Eating More Vitamin A May Reduce Your Skin Cancer Risk
Here's a new, delicious way to protect your skin in the sun-filled summer months: researchers found that higher vitamin A intake can reduce your risk of skin cancer. Cantaloupe by the beach, anyone?
It's peak summer right now and that means juicy melon, beach days and staying up past our bedtimes. It can be tempting to indulge a bit more by sitting outside and baking in the sun (just a little). Who can blame you? We all want to soak up every minute of summer. But, it is important to take care of your skin. We all know applying (and reapplying) sunscreen is a great way to fend off the damaging effects of too much sun. However, to take it one step further, research has shown you can protect your skin from the inside out.
Read More: Foods to Prevent Skin Cancer
A new Brown University study found that high vitamin A intake may lower your risk for developing skin cancer. The study included 123,000 people that were at risk for developing skin cancer and followed them over 25 years. They broke people into five groups ranging from the lowest vitamin A intake (about 1 baby carrot a day) to the highest vitamin A intake (about 1 medium sweet potato a day). They also adjusted for additional risk factors by asking people about previous sunburns, hair color and family history.
They found that people with the highest vitamin A intake reduced their risk of skin cancer by 17 percent compared to those with moderate vitamin A intake. "Skin cancer, including squamous cell carcinoma, is hard to prevent, but this study suggests that eating a healthy diet rich in vitamin A may be a way to reduce your risk, in addition to wearing sunscreen and reducing sun exposure," said lead researcher and associate professor of dermatology at Brown, Eunyoung Cho, in a recent press interview. The type of skin cancer they focused on is called cutaneous squamous cell carcinoma, which is the second most common type of skin cancer in the United States.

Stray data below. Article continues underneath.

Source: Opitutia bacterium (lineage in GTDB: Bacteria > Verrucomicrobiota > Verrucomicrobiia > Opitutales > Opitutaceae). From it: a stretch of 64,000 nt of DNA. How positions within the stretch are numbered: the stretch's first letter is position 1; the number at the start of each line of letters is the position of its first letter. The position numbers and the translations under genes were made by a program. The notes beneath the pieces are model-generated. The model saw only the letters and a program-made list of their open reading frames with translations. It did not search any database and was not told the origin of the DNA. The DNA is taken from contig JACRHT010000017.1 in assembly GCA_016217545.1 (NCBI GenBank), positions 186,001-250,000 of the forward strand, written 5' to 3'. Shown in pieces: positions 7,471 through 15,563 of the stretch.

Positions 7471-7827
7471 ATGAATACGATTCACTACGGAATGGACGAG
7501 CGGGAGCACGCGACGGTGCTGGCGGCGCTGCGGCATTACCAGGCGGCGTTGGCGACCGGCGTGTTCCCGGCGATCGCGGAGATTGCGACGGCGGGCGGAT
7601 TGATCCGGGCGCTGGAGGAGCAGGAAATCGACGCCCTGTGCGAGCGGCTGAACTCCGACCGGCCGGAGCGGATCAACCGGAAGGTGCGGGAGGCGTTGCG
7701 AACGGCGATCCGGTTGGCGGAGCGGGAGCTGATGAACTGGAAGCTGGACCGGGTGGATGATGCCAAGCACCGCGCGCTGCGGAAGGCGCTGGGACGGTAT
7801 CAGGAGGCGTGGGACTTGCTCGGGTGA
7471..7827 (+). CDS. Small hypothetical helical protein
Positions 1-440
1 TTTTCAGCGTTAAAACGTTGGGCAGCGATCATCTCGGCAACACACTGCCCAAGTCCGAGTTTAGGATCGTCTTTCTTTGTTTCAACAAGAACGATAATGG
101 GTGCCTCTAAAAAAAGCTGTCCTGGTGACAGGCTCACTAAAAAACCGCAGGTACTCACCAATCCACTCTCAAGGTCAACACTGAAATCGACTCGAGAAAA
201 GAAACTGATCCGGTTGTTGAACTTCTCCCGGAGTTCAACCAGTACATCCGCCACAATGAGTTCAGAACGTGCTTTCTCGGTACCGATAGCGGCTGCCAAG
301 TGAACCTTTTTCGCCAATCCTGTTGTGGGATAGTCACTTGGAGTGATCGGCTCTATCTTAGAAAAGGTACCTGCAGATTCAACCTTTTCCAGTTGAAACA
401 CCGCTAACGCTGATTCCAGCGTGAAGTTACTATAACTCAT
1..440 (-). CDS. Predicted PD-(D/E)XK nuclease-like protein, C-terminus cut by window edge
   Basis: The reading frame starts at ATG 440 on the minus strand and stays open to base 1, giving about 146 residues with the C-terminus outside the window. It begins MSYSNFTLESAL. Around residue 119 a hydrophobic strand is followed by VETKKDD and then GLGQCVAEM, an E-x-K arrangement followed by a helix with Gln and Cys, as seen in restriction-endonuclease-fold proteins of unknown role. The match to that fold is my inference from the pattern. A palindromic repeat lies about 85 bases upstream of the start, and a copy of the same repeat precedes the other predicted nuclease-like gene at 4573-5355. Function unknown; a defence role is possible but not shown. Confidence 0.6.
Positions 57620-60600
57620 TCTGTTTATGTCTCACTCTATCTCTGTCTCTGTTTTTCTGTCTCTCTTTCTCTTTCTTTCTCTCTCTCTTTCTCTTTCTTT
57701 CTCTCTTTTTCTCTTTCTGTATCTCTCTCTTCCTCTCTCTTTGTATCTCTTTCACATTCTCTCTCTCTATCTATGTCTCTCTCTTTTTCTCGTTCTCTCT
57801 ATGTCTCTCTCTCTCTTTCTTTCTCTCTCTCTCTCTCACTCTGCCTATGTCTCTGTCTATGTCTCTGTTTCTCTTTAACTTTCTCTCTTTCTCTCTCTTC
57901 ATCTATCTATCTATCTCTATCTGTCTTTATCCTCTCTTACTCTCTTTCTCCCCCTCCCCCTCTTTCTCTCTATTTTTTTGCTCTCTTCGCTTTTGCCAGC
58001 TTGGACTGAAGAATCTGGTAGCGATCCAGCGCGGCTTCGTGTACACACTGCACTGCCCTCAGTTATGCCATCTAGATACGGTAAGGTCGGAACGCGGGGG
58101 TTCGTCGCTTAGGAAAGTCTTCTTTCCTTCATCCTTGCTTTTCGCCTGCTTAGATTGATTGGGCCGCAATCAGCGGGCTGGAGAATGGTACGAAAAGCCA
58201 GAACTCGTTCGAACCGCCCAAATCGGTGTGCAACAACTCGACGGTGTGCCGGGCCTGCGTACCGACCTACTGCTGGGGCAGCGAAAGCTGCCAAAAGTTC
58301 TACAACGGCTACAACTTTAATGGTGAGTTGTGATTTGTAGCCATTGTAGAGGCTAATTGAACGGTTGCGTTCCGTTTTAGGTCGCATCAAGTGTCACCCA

Pictured recipe: Sweet Potato Salad
Foods High in Vitamin A
Women should aim to get 700 micrograms retinol activity equivalents (RAE), and men should try to eat 900 mcg RAE daily. That's about one half of a medium sweet potato or one half cup of cooked spinach. It's not that hard to get your fill-especially if you like orange foods. When you see deep orange colors in fruits and vegetables, you are really seeing beta-carotene, which is a precursor that our bodies turn to vitamin A. Try some of these vitamin A-rich foods (amounts listed in mcg RAE):
Sweet potatoes (1 medium)
Spinach (1/2 cup cooked)
Carrots (1/2 cup raw)
Cantaloupe (1/2 cup)
Red Bell Peppers (1/2 cup raw)
Mangoes (1 medium)
Apricots (10 halves dried)
Pictured recipe: Grilled Carrots with Smoky Ketchup
There are several components of food that protect our skin from the inside out. For example, tomatoes and watermelons are full of the compound lycopene that may prevent burns and skin damage. Antioxidants are found in nearly all fruits and vegetables and also tout some skin-saving benefits. To keep things simple, getting plenty of fruits and vegetables can help you stave off chronic illness, including skin cancer. In addition to using sunscreen and other sun protection methods (seriously, protect your skin!), eating plenty of foods with vitamin A may be an additional safeguard.